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Crew Cuts And Receding Hairlines: The Complete Guide

It may be natural, but it’s no secret that certain styles just look better than others while going through the graceful process of balding. Crew cuts just happen to be one of them. 

You’re about to learn everything you need to know about crew cuts and receding hairlines. 

Why it works, what specific styles you can try out, and more. 

Let’s get to it.

Why Is A Crew Cut Good For Receding Hairlines? 

Crew cuts work so well for receding hairlines because of the contrast between the short, high, faded sides and the longer, scissor-cut hair on top. It often makes the receding hairline less obvious and also makes the hair on top appear thicker in comparison to the sides.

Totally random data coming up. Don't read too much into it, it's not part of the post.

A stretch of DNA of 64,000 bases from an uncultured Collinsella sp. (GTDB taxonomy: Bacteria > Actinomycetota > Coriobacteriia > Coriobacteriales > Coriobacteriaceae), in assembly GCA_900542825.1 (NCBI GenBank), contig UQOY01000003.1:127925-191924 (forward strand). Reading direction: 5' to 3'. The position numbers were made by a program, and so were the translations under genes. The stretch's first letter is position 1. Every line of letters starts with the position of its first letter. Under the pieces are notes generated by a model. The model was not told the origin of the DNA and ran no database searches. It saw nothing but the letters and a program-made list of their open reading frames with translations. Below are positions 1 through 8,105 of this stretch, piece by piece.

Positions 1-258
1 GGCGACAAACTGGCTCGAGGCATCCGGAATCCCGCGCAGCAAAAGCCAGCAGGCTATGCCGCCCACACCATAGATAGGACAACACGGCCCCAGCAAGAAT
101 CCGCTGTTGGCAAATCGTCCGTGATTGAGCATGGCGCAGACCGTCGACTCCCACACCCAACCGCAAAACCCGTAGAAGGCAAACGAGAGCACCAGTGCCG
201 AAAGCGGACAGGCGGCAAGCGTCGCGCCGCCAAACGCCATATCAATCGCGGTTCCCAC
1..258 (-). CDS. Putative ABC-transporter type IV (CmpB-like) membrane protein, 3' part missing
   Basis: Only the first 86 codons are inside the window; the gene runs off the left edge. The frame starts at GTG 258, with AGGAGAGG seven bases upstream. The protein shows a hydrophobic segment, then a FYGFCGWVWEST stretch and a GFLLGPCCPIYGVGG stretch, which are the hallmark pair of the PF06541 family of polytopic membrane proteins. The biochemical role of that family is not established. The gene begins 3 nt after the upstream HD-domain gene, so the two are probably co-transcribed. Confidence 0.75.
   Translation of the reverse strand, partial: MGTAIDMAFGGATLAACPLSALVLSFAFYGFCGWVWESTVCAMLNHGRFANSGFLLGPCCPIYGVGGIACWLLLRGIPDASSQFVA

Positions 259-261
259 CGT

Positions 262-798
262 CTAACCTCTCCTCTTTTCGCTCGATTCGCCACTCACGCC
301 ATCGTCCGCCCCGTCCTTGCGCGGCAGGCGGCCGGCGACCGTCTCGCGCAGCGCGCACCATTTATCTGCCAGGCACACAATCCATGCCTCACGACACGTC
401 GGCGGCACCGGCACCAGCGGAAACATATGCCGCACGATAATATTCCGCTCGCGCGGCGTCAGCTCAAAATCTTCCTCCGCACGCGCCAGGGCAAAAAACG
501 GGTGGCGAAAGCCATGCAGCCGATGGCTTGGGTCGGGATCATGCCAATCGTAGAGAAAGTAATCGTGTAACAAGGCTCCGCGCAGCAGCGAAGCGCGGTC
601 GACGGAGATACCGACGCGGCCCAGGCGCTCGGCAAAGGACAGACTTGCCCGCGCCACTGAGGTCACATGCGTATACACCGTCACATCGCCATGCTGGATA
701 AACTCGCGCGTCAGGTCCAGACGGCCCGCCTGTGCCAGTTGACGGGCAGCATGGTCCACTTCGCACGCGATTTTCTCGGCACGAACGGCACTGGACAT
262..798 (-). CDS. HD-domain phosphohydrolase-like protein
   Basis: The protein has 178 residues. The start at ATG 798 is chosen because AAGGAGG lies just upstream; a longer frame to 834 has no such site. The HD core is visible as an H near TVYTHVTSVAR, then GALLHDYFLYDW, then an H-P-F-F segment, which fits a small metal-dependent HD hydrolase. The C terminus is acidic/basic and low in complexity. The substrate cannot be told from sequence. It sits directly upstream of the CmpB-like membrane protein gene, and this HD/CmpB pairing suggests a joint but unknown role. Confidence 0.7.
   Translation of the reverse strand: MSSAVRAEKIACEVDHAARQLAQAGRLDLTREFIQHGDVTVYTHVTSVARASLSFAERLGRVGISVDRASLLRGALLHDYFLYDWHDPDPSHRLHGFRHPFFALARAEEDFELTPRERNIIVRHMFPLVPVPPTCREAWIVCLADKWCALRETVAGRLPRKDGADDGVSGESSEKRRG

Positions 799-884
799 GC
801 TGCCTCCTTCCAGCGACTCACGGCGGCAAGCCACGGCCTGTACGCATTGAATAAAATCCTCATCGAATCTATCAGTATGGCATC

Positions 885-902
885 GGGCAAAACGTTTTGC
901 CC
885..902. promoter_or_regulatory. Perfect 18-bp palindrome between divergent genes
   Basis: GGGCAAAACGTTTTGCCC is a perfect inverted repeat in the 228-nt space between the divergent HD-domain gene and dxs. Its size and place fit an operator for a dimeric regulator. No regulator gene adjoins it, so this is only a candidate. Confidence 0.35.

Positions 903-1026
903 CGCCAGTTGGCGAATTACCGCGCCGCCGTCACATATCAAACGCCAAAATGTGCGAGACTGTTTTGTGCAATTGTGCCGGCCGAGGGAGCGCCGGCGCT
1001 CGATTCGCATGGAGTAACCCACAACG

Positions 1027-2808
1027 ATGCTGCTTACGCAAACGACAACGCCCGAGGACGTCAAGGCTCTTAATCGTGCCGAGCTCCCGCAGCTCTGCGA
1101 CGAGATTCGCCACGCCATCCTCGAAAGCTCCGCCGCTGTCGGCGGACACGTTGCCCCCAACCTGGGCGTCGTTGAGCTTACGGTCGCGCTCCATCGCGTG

A classic crew cut consists of short, scissor-cut hair on top with even shorter, clipped hair at the sides. 

crew cut with glasses
Not much recession, but as you can see – the high sides and scissor cut hair on top provides great contrast

Image From Shutterstock

The sides are usually “faded”, meaning that they gradually increase in length from the bottom to the top. The seamless blending of lengths is what leads to the typical, “faded” appearance.  

The sides then gradually blend into the hair on top. With crew cuts, the way in which the hair on top is cut is crucially important. 

It’s tapered (i.e “graduates”) from front to back. In other words, the hair at the front is a little longer than the hair further back. This forms a small quiff or “pomp” at the front.